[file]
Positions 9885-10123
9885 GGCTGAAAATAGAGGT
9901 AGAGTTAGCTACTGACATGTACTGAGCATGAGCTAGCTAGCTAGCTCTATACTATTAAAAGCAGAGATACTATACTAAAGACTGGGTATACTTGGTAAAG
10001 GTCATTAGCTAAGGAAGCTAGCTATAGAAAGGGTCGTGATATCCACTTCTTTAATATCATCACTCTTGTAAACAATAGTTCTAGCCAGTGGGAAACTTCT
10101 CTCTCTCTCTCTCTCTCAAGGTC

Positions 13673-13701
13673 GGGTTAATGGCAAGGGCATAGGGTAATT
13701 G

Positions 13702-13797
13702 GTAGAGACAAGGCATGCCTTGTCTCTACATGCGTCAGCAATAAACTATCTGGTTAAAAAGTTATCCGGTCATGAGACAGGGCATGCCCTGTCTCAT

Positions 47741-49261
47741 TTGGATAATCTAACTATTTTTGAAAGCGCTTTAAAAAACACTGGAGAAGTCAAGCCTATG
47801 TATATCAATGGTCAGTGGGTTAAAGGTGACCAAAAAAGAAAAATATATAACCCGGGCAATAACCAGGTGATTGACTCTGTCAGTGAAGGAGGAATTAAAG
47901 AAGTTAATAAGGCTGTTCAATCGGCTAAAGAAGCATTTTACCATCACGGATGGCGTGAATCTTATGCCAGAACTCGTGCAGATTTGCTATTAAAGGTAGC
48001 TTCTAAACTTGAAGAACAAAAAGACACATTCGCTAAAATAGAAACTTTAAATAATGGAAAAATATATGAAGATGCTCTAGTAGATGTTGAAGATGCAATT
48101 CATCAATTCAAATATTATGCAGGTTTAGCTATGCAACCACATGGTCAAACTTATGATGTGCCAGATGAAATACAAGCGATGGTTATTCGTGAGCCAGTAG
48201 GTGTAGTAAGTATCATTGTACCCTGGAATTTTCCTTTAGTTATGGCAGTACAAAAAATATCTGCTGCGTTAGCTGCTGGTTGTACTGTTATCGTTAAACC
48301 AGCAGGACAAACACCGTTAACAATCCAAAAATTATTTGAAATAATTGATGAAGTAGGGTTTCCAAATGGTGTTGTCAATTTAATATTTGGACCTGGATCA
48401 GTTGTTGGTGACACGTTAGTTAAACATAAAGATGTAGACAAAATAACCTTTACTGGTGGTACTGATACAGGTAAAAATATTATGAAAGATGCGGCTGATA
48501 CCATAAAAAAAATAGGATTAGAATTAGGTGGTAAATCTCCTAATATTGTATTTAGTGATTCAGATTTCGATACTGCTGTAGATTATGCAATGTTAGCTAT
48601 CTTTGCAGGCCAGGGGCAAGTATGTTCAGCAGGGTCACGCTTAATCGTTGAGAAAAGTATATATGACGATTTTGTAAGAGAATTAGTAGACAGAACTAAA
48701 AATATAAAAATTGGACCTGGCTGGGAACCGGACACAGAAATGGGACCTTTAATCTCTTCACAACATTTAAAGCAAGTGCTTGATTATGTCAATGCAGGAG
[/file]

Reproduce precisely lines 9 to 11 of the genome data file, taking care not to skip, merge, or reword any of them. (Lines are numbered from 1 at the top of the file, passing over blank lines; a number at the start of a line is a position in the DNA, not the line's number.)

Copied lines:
Positions 13702-13797
13702 GTAGAGACAAGGCATGCCTTGTCTCTACATGCGTCAGCAATAAACTATCTGGTTAAAAAGTTATCCGGTCATGAGACAGGGCATGCCCTGTCTCAT

Positions 47741-49261